In the year 1603, Sir Walter Raleigh…


In 1603, the Crown in England charged Sir Walter Raleigh with high treason for allegedly plotting to kill King James I. A co-conspirator was interrogated and signed a sworn confession, implicating Sir Walter Raleigh and the plot. During trial, the King used this Crown procured testimony of the co-conspirator against Sir Walter Raleigh. Sir Walter Raleigh demanded that the co-conspirator be brought before the court so Sir Walter Raleigh might interrogate him face to face. The judges refused not only to bring the co-conspirator to court to testify, but also to use a subsequent letter signed by the co-conspirator exonerating Sir Walter Raleigh. Sir Walter Raleigh was convicted of treason and sentenced to be “hanged, drawn and quartered”.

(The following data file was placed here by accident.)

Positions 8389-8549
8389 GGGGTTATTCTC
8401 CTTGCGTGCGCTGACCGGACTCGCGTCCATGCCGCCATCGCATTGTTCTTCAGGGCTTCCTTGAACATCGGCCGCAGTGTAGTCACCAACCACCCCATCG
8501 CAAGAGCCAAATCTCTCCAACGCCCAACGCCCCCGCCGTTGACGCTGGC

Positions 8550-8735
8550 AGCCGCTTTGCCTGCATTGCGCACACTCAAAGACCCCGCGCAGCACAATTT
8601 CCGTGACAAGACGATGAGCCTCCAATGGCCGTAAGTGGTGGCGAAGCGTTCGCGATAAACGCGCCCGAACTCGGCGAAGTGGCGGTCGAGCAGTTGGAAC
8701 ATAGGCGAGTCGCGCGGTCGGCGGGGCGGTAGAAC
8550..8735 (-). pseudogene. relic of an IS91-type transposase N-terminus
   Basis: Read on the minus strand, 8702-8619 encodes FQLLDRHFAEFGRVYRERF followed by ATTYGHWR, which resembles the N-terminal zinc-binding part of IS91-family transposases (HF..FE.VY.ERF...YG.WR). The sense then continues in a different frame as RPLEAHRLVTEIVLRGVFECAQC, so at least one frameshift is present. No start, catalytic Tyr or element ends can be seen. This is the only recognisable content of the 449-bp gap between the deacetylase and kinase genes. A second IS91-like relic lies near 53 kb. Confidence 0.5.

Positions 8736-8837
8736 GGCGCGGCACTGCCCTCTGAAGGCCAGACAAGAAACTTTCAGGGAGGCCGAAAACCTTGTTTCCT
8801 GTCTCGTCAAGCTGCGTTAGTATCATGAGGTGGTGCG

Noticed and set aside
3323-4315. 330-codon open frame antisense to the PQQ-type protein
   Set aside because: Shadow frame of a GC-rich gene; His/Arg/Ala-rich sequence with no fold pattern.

Many scholars cite the Sir Walter Raleigh trial as the birth of the right of confrontation in American courts. The founders were concerned about the use of out of court statements of witnesses being used in court for convictions. The Sixth Amendment to our United States Constitution states that an accused has a right to be confronted with the witnesses against him. Sounds simple – doesn’t it?

Well, the U.S. Supreme Court, in the case of Crawford vs. Washington, held that only “testimonial” out of court statements are barred from the confrontation clause – that is, that a criminal court can admit “non-testimonial” hearsay at will against defendants without violating the Sixth Amendment. Crawford was a case from our state and was decided in 2004. Since then, the U.S. Supreme Court, as well as many courts across the nation, have attempted to define “testimonial”. In doing so, courts have chipped away at an accused’s rights as initially intended under the Sixth Amendment.

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